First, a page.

Belly cast

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Plaster belly cast of pregnant torso
Applying plaster for a belly cast

A belly cast is a three-dimensional plaster sculpture of a woman's pregnant abdomen as a keepsake of her pregnancy. It can also be known as a belly mask, pregnancy belly cast, a pregnant plaster cast, or prenatal cast.

Belly casts are most often made toward the end of the third trimester of pregnancy,[1] though a series of casts may also be made during the pregnancy. They are made by preparing the skin with a coating of Vaseline or a similar lubricant and adding strips of wet plaster gauze over the abdomen to make the cast. Some women also cast their breasts, arms, hands and thighs into a full torso sculpture. The plaster sets in about 20–30 minutes but some fast-setting strips set in five minutes. Once set, the cast is gently removed by the mother using a wriggling motion. It takes one or two days for the cast to dry completely.

Gesso can be painted onto the mask after drying to stop it absorbing moisture from the air. Gesso also works as a surface primer for painting and preserving it. The cast can be decorated with any number of finishes or designs including the baby's hand and foot prints, or left in its natural state. Most popular decorations include painting and decoupage, while some belly casts are mosaicked.[2]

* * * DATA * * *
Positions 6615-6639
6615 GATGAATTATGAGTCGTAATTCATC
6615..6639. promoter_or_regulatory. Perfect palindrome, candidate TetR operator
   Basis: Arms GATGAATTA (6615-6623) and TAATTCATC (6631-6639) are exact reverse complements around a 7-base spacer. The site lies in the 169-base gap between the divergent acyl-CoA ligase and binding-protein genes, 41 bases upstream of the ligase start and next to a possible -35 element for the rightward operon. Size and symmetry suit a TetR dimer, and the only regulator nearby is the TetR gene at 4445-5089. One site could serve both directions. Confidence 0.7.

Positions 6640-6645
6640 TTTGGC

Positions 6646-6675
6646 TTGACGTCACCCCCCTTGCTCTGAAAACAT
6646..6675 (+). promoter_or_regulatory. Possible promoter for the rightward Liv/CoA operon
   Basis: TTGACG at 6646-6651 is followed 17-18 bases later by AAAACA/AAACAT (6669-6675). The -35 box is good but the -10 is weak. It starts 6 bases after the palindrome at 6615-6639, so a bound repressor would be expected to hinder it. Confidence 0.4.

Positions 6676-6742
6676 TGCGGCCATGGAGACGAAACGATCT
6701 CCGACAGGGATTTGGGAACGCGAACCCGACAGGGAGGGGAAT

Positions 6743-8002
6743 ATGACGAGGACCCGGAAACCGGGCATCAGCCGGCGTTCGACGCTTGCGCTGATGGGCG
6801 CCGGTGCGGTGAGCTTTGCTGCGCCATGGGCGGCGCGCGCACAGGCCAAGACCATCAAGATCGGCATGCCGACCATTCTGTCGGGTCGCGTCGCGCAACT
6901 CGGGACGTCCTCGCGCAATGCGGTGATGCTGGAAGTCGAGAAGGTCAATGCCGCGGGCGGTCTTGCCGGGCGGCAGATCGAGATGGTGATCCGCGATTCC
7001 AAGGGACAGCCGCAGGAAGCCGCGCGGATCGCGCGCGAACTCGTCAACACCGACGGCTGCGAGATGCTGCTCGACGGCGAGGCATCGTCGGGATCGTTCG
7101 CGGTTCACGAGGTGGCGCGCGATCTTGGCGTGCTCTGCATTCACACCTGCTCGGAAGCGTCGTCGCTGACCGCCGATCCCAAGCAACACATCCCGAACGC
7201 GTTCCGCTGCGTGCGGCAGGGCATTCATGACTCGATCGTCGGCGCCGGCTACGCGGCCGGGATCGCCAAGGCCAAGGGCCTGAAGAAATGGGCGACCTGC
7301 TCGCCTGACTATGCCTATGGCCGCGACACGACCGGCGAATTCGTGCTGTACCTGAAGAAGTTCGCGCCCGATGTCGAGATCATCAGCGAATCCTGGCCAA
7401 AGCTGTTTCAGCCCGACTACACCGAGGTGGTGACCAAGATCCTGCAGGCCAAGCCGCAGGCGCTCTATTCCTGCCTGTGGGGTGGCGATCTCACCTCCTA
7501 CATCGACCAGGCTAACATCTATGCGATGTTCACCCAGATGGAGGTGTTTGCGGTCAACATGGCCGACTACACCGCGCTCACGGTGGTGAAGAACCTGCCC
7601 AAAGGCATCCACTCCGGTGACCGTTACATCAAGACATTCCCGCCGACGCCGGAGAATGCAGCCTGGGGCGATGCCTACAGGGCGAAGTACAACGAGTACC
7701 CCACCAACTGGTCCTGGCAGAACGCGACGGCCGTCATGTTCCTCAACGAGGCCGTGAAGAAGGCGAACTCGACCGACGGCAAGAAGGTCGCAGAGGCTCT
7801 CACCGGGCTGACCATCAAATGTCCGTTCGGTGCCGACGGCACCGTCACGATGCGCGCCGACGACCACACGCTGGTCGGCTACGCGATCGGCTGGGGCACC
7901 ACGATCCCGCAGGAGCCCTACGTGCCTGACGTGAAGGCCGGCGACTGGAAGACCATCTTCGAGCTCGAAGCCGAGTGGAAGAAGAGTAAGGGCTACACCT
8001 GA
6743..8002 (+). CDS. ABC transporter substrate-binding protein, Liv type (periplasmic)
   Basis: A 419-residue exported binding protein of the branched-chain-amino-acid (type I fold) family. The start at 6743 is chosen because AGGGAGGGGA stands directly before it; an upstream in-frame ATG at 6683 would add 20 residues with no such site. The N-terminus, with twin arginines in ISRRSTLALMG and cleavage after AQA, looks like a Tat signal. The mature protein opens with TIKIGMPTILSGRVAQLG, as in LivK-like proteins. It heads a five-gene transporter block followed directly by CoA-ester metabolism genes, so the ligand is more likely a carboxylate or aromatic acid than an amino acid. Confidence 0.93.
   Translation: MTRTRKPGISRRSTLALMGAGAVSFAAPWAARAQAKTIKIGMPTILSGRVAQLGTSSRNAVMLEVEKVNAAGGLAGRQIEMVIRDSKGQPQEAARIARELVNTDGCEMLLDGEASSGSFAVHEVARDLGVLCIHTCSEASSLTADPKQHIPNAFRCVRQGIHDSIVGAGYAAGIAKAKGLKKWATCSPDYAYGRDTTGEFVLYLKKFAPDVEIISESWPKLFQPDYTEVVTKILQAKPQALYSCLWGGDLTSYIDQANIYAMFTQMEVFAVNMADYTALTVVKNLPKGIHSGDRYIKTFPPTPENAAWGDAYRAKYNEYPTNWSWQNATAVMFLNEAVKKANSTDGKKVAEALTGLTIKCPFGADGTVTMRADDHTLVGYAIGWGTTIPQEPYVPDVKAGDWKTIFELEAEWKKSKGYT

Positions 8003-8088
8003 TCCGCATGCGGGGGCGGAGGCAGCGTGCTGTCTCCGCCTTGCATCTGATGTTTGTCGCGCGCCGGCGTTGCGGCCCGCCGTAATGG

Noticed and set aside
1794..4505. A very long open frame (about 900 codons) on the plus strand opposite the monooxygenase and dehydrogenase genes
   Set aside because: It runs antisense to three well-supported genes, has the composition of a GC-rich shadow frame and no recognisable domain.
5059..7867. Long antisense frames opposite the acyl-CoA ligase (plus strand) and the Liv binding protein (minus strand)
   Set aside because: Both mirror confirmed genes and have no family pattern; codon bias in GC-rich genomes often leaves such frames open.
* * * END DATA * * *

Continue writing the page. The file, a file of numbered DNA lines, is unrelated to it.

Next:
1. ^ Lin, Wennifer (2008). Birth Art and the Art of Birthing: Creation and Procreation on the 'Aina of Tutu Pele. ProQuest. pp. 187–195. ISBN 1-109-02183-6.
  2. ^ Sheldon, Robyn (2010). The Mama Bamba Way: The Power and Pleasure of Natural Childbirth (Updated ed.). Forres, Scotland: Findhorn Press. p. 173. ISBN 1-84409-189-9.

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